3. Through Living a Christ-Like Life
I hope that the success of WWJD doesn’t cause us to miss the meaning of this powerful concept: every day of our lives should be spent in an effort to imitate Christ in all that we say and do. The Bible challenges us to do what Jesus would do… to treat people like he treated people… to handle adversity like he handled adversity… to walk with God like he did… to respond to criticism and mistreatment like he did… to care for others like he cared for others.
When you “do what Jesus would do,” something amazing happens: not only do they benefit from our kindness, but we benefit as well. A kind man benefits himself. When we show God’s love to someone else, we experience God’s love first hand. We make the mistake of thinking that we have to “feel” it in order to do it. It doesn’t always work that way. When we show God’s love, we also experience God’s love because God loves others through us.
Earlier I mentioned three obstacles to being a more loving compassionate person. Christ can help us overcome each one. If you grew up in, or live and work in an environment of anger and hostility, experiencing a personal relationship with Christ adds a new environment to your experience – an environment of love and acceptance that is strong enough to cancel out whatever negative influences you may live with.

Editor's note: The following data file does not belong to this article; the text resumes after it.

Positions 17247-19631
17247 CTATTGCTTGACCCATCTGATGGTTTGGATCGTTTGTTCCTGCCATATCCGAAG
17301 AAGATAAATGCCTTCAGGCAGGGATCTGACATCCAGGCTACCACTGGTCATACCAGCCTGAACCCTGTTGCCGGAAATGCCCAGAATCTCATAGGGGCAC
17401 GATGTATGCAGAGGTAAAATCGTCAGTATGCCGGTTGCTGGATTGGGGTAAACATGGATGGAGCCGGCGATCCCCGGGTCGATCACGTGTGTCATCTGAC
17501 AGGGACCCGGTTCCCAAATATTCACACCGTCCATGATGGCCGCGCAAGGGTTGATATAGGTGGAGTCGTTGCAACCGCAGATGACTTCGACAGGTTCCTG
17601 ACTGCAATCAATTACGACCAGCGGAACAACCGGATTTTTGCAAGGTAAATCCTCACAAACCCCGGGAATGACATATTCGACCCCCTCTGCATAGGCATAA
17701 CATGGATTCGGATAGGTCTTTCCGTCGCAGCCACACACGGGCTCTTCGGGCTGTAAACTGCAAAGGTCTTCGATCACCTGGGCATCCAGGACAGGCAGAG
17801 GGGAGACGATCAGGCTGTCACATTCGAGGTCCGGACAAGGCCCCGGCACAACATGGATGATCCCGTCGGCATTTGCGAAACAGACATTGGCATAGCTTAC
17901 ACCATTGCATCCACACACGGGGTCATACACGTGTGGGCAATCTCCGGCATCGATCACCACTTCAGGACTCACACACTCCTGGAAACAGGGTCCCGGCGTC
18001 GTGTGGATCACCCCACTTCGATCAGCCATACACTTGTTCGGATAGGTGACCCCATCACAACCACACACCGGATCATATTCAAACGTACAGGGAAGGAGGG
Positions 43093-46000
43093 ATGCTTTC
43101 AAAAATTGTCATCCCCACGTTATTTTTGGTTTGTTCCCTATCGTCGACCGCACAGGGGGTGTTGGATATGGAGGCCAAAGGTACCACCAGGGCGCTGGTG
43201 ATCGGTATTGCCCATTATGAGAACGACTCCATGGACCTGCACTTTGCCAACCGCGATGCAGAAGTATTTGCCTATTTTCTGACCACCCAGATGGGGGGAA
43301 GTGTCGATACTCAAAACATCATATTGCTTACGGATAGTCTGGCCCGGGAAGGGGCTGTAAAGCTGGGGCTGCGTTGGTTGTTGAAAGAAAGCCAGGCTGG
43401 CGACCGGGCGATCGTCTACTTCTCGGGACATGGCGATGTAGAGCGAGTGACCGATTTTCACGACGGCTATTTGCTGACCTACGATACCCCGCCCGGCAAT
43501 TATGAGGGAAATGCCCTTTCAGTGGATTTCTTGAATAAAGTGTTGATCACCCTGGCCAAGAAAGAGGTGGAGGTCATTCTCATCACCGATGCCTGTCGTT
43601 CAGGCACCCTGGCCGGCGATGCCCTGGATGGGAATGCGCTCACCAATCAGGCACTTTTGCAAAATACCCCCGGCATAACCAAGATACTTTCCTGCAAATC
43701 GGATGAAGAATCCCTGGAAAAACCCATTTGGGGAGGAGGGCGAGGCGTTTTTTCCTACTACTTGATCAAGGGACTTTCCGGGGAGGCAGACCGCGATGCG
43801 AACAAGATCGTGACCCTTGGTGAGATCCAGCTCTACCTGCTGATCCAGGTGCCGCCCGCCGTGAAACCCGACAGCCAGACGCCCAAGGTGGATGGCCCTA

If you find yourself too busy and too emotionally drained to even think about being compassionate, then an on-going relationship with Christ will help you experience the love of God first hand. Fellowship with him and with believers will renew you and recharge your batteries, and you will find yourself showing love to others that you never knew you had.
If you find yourself struggling with a “me-first” mindset, then striving to do what Christ would do will help you overcome it. You will find that when you are kind to others, you benefit yourself as well, because you experience his love firsthand. It is easier to give love when you have experienced love. And the way it works is that the more love you give, the more you receive.
This is what success really is. It’s not about money, power and things. A successful life can be defined as: living a life of love – 1) loving God first and foremost, 2) loving yourself, and 3) loving others as yourself.